con 0:	 28.
con 0:	exited
    
con 1:	 5.
con 1:	 6.
con 1:	 7.
con 1:	 8.
con 1:	 9.
con 1:	 10.
con 1:	 11.
con 1:	 EMPTY.
con 1:	 29.
con 1:	exited
    
con 2:	 12.
con 2:	 13.
con 2:	 14.
con 2:	 15.
con 2:	 16.
con 2:	 17.
con 2:	 18.
con 2:	 EMPTY.
con 2:	 19.
con 2:	 20.
con 2:	exited
    
con 3:	exited
    
con 4:	exited
    
prod 0:	 0.
prod 0:	 1.
prod 0:	 2.
prod 0:	 3.
prod 0:	 4.
prod 0:	 FULL.
prod 0:	 FULL.
prod 0:	 FULL.
prod 0:	 FULL.
prod 0:	 8.
prod 0:	 FULL.
prod 0:	exited
    
prod 1:	 FULL.
prod 1:	 5.
prod 1:	 FULL.
prod 1:	 FULL.
prod 1:	 FULL.
prod 1:	 FULL.
prod 1:	 9.
prod 1:	 FULL.
prod 1:	 10.
prod 1:	 FULL.
prod 1:	 17.
prod 1:	 FULL.
prod 1:	 19.
prod 1:	 20.
prod 1:	 21.
prod 1:	 22.
prod 1:	 23.
prod 1:	 FULL.
prod 1:	 24.
prod 1:	 25.
prod 1:	 FULL.
prod 1:	 26.
prod 1:	 27.
prod 1:	 28.
prod 1:	 29.
prod 1:	exited
    
prod 2:	exited
    
prod 3:	 FULL.
prod 3:	 FULL.
prod 3:	 6.
prod 3:	 FULL.
prod 3:	 FULL.
prod 3:	 FULL.
prod 3:	 FULL.
prod 3:	 16.
prod 3:	 FULL.
prod 3:	 18.
prod 3:	exited
    
prod 4:	 FULL.
prod 4:	 FULL.
prod 4:	 FULL.
prod 4:	 7.
prod 4:	 FULL.
prod 4:	 FULL.
prod 4:	 11.
prod 4:	 12.
prod 4:	 13.
prod 4:	 14.
prod 4:	 15.
prod 4:	 FULL.
prod 4:	 FULL.
prod 4:	 FULL.
prod 4:	exited
      

There are several points of interest here. First, consumers 3 and 4 and producer 2 never got to do any productive work, and also never blocked on a full or empty queue. The luck of the draw on this run simply had the scheduler not choose them until there was nothing left to do. Also, we can see that many producers were awakened ony to find the queue full. This is because we specify you use pthread_cond_broadcast() which signals all waiters on a conditional variable. IF there is only one slot in the queue open, only one can win the race and the others may run only to see they should sleep again. This is an example of the thundering herd problem.

There are several other patterns of behavior that you can observe in the output from various runs of the program. The output also varies with the parameters used for the do_work() routine, which simulates work done by each thread outside the critical section. The code as provided uses (5,50) for the consumer which says to execute the CPU bound inner loop 5 times and then block for 50 milliseconds. The producer sets both of these to zero, which obviously makes it more likely that the queue will become full. Try different settings. Even modest amounts of production overhead make it much less likely for the queue to fill.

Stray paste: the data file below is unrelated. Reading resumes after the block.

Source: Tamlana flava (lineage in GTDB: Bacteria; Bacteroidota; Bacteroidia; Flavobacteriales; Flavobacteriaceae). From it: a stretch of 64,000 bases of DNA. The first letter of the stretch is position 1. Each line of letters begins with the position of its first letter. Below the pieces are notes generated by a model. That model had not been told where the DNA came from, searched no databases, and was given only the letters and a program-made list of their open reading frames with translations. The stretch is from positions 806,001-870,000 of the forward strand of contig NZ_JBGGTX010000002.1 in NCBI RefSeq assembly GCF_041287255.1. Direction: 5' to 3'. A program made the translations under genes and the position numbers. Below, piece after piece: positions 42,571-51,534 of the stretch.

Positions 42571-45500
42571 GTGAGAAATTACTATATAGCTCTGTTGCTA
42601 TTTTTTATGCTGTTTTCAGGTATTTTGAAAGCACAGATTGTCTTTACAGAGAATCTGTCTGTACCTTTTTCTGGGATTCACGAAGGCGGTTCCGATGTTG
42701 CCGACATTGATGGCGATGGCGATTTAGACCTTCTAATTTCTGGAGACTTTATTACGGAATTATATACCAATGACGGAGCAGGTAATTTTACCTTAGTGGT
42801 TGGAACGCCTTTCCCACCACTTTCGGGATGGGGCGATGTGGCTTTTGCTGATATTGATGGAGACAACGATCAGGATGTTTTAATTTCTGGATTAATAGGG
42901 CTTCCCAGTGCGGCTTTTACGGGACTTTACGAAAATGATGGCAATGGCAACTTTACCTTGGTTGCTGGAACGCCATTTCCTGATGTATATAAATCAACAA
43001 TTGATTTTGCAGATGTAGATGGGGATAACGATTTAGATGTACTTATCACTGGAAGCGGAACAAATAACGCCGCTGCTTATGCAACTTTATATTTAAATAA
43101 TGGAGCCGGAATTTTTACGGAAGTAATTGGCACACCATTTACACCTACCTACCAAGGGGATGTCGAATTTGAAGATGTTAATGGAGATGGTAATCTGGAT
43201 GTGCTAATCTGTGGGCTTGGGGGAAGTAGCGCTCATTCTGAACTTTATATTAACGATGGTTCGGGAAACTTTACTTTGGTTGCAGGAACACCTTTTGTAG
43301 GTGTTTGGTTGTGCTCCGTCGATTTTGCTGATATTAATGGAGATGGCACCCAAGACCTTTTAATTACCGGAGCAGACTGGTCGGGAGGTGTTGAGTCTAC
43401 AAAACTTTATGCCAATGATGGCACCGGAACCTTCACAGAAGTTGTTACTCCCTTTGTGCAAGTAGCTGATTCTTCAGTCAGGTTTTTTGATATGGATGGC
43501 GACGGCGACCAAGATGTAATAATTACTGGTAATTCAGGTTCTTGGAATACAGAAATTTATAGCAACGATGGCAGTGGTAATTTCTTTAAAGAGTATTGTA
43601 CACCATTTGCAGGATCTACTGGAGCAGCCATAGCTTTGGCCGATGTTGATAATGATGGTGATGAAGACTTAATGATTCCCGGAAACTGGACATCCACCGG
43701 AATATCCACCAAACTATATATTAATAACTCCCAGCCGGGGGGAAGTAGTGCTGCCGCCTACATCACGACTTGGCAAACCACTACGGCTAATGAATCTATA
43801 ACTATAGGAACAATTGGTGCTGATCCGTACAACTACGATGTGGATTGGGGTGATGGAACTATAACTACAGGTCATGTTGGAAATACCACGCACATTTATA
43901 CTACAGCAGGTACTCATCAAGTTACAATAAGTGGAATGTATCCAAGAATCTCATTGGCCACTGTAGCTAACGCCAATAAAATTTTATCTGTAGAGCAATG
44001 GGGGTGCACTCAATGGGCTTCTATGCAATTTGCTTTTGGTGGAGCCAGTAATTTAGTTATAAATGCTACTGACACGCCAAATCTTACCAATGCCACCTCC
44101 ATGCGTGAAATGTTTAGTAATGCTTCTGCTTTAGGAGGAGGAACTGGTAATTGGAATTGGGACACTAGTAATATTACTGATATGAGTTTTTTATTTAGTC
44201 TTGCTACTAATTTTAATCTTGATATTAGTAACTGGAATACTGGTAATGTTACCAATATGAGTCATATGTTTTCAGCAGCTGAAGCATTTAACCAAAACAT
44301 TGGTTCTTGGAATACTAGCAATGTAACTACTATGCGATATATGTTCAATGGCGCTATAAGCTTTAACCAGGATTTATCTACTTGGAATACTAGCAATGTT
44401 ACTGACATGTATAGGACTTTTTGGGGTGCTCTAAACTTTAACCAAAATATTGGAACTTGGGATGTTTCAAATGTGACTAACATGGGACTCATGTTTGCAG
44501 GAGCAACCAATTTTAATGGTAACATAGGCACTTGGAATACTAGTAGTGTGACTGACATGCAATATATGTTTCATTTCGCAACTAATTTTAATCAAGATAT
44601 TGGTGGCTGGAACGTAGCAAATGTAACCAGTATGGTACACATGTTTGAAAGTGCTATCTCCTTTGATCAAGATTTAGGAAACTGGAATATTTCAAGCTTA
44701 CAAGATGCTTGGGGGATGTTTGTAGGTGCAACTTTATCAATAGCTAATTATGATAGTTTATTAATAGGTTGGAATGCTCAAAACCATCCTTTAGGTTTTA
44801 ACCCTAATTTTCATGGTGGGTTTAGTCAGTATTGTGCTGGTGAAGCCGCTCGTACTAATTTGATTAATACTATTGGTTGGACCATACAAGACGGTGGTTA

What to Hand in

After you have finished your implementation, you need to complete a short report that answers the following questions:

  1. Briefly describe the problem you are trying to solve and describe the design of your solution.
  2. Discuss why the busy-wait solution is inefficient for threads running on the same CPU, even though it produces the "desired behavior".
  3. Why are you confident your solution is correct? You will need to argue from your narrated output as to why your solution is correct. Note, your output will likely not match the output listed here exactly. Two successive runs of your application will probably not match even vaguely, due to random variations in how threads are scheduled. However, your report should discuss each of the following points and discuss how your output supports your discussion of each:


You also need to tar up your lab for submission. For this step, you should use the 'tar' target included in the lab's Makefile. Change the STUDENT_ID variable in the Makefile to your student ID and type:
    make tar
	  

 

< Back to the Lab Home Page